Month: May 2015

Improving Medication Safety and Effectiveness in Connecticut

CHIP PI and Associate Clinical Professor of Pharmacy Practice Thomas Buckley
CHIP PI and Associate Clinical Professor of Pharmacy Practice Thomas Buckley

If listed in mortality statistics, medication adverse events would be the fourth leading cause of death in the United States, according to the Institute of Medicine.

Thomas Buckley, an associate clinical professor of pharmacy practice at UConn, is working to prevent medication misuse and to optimize patient treatment in Connecticut by training and certifying community pharmacists in the state’s urban centers to manage medications and counsel their patients on the safest and most effective use of all of their medications.

Buckley, who also is a Principal Investigator at UConn’s Center for Health, Intervention, and Prevention (CHIP), is doing this as part of a larger $8 million grant from the U.S. Centers for Disease Control (CDC) to the Connecticut Department of Public Health (CTPDH) focused on chronic disease management. His portion of the grant is empowering pharmacists to help urban patients with diabetes and hypertension.

Possible barriers to the target patient populations receiving optimal care include poor access to medical care and language barriers, said Buckley, whose research and community outreach addresses health disparities.

In addition to certifying participating community pharmacists and tracking improvements in their patients’ medical outcomes, Buckley is simultaneously advocating for public policy changes in Connecticut that would help pharmacists continue providing their patients with these new medication therapy management (MTM) services after his five-year grant ends.

“Upside-Down” Medication Management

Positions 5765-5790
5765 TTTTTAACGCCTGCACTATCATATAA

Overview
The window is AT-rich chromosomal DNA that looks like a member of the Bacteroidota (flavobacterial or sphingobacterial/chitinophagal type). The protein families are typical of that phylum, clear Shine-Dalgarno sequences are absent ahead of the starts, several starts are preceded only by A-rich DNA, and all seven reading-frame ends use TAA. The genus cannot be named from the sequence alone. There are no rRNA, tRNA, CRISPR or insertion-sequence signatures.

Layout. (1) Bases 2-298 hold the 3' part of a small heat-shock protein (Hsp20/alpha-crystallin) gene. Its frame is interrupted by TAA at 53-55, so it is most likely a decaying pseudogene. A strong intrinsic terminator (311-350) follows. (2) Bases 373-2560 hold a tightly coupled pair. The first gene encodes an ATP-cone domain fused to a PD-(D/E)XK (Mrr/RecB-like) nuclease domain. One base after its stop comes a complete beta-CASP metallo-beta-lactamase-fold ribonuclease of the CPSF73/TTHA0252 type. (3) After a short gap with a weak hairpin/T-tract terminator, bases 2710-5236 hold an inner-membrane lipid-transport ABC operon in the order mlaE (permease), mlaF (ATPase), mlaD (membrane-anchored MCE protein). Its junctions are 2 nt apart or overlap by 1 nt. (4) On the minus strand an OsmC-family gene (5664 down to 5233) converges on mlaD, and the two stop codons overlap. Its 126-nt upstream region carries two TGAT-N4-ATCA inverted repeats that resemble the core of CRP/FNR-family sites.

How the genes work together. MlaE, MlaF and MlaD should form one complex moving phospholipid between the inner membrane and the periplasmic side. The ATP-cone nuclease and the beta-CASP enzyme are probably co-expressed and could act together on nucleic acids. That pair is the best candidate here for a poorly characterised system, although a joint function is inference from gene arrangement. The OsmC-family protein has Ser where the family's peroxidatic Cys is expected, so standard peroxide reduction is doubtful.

“Often healthcare professionals focus their attention on their patients’ medication non-adherence first, but this approach may blame the patient and is upside down,” Buckley said.

He and his grant co-investigator, Marissa Salvo, an assistant clinical professor of pharmacy practice at UConn, are training community pharmacists to look first at the appropriateness of their patients’ medications for their conditions, then to assess the effectiveness of the medications, and to weigh the seriousness of the drugs’ side effects against potential benefits, all before addressing patients’ adherence to their medication regimens.

“If you don’t address the first three issues, you don’t really get at the problem,” Buckley said. “You also might be forcing patients to adhere to medications that might not be right for them.”

As part of the project, the community pharmacists complete a 24-credit certification course that involves reviewing and analyzing numerous sample patient cases online and in person with Buckley, Salvo and other UConn faculty working with them. Once the pharmacists are certified, they begin consulting with patients at their pharmacies. Their first patient consultations may take up to an hour, with at least three follow-up appointments with each patient within the year.

Buckley and Salvo encourage the pharmacists to tackle some of their most complex cases first – with patients who may be taking a dozen or more daily medications – because those patients are at greatest risk for medication complications and because helping them has the greatest potential to significantly drive down health care costs, Buckley said.

A Proven Approach

Buckley and Marie Smith, assistant dean for practice and public policy partnerships and the Dr. Henry A. Palmer endowed professor of community pharmacy practice, previously took a similar approach training community pharmacists to provide medication therapy management services to Connecticut Medicaid patients in federally qualified health centers.

“We found cost savings of $2.50 for every $1 spent, because the intensive medication therapy management optimized patients’ medication regimens and reduced health resource utilization, such as hospitalizations, emergency department visits and additional physician office visits,” Buckley said.